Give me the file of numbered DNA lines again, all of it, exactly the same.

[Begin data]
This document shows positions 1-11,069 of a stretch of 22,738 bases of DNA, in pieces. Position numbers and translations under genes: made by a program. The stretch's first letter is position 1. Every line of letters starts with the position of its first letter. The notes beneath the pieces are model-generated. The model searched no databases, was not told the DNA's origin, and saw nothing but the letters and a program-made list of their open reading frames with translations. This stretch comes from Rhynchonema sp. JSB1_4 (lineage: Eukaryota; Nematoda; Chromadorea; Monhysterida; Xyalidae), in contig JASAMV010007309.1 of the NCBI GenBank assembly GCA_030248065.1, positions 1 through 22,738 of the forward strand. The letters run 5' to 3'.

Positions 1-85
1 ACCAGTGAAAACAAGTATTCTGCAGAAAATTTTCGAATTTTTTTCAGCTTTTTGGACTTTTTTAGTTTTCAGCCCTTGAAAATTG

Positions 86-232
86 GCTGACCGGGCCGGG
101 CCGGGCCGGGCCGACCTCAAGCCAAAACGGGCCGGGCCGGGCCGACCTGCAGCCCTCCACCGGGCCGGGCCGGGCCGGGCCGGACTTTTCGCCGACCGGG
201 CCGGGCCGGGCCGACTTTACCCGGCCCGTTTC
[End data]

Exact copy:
This document shows positions 1-11,069 of a stretch of 22,738 bases of DNA, in pieces. Position numbers and translations under genes: made by a program. The stretch's first letter is position 1. Every line of letters starts with the position of its first letter. The notes beneath the pieces are model-generated. The model searched no databases, was not told the DNA's origin, and saw nothing but the letters and a program-made list of their open reading frames with translations. This stretch comes from Rhynchonema sp. JSB1_4 (lineage: Eukaryota; Nematoda; Chromadorea; Monhysterida; Xyalidae), in contig JASAMV010007309.1 of the NCBI GenBank assembly GCA_030248065.1, positions 1 through 22,738 of the forward strand. The letters run 5' to 3'.

Positions 1-85
1 ACCAGTGAAAACAAGTATTCTGCAGAAAATTTTCGAATTTTTTTCAGCTTTTTGGACTTTTTTAGTTTTCAGCCCTTGAAAATTG

Positions 86-232
86 GCTGACCGGGCCGGG
101 CCGGGCCGGGCCGACCTCAAGCCAAAACGGGCCGGGCCGGGCCGACCTGCAGCCCTCCACCGGGCCGGGCCGGGCCGGGCCGGACTTTTCGCCGACCGGG
201 CCGGGCCGGGCCGACTTTACCCGGCCCGTTTC